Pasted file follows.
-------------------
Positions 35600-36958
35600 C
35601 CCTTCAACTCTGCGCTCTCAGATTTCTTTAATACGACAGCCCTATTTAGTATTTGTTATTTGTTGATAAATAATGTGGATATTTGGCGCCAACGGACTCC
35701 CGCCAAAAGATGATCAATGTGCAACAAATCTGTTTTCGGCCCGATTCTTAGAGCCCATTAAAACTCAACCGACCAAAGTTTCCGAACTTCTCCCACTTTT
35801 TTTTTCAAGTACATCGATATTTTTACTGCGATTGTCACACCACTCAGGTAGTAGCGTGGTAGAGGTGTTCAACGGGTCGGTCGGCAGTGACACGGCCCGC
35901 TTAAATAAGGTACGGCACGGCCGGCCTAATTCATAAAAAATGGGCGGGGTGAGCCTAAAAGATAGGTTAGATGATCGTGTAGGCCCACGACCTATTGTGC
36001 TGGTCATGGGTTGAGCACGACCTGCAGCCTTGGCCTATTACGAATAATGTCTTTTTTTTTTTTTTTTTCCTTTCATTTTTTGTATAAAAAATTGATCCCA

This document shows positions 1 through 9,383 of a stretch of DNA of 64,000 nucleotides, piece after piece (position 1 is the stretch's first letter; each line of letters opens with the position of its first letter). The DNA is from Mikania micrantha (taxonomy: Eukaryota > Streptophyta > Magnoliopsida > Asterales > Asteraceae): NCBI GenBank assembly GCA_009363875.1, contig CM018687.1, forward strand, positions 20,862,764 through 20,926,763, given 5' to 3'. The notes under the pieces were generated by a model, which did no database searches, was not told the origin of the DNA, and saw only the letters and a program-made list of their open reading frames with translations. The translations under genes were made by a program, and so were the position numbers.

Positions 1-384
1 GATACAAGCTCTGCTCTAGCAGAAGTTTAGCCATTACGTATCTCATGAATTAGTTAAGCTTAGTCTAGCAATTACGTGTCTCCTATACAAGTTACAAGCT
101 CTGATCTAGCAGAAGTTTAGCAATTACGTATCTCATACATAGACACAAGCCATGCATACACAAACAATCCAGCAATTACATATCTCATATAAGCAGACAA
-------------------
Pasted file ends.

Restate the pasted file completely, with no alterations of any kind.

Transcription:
Positions 35600-36958
35600 C
35601 CCTTCAACTCTGCGCTCTCAGATTTCTTTAATACGACAGCCCTATTTAGTATTTGTTATTTGTTGATAAATAATGTGGATATTTGGCGCCAACGGACTCC
35701 CGCCAAAAGATGATCAATGTGCAACAAATCTGTTTTCGGCCCGATTCTTAGAGCCCATTAAAACTCAACCGACCAAAGTTTCCGAACTTCTCCCACTTTT
35801 TTTTTCAAGTACATCGATATTTTTACTGCGATTGTCACACCACTCAGGTAGTAGCGTGGTAGAGGTGTTCAACGGGTCGGTCGGCAGTGACACGGCCCGC
35901 TTAAATAAGGTACGGCACGGCCGGCCTAATTCATAAAAAATGGGCGGGGTGAGCCTAAAAGATAGGTTAGATGATCGTGTAGGCCCACGACCTATTGTGC
36001 TGGTCATGGGTTGAGCACGACCTGCAGCCTTGGCCTATTACGAATAATGTCTTTTTTTTTTTTTTTTTCCTTTCATTTTTTGTATAAAAAATTGATCCCA

This document shows positions 1 through 9,383 of a stretch of DNA of 64,000 nucleotides, piece after piece (position 1 is the stretch's first letter; each line of letters opens with the position of its first letter). The DNA is from Mikania micrantha (taxonomy: Eukaryota > Streptophyta > Magnoliopsida > Asterales > Asteraceae): NCBI GenBank assembly GCA_009363875.1, contig CM018687.1, forward strand, positions 20,862,764 through 20,926,763, given 5' to 3'. The notes under the pieces were generated by a model, which did no database searches, was not told the origin of the DNA, and saw only the letters and a program-made list of their open reading frames with translations. The translations under genes were made by a program, and so were the position numbers.

Positions 1-384
1 GATACAAGCTCTGCTCTAGCAGAAGTTTAGCCATTACGTATCTCATGAATTAGTTAAGCTTAGTCTAGCAATTACGTGTCTCCTATACAAGTTACAAGCT
101 CTGATCTAGCAGAAGTTTAGCAATTACGTATCTCATACATAGACACAAGCCATGCATACACAAACAATCCAGCAATTACATATCTCATATAAGCAGACAA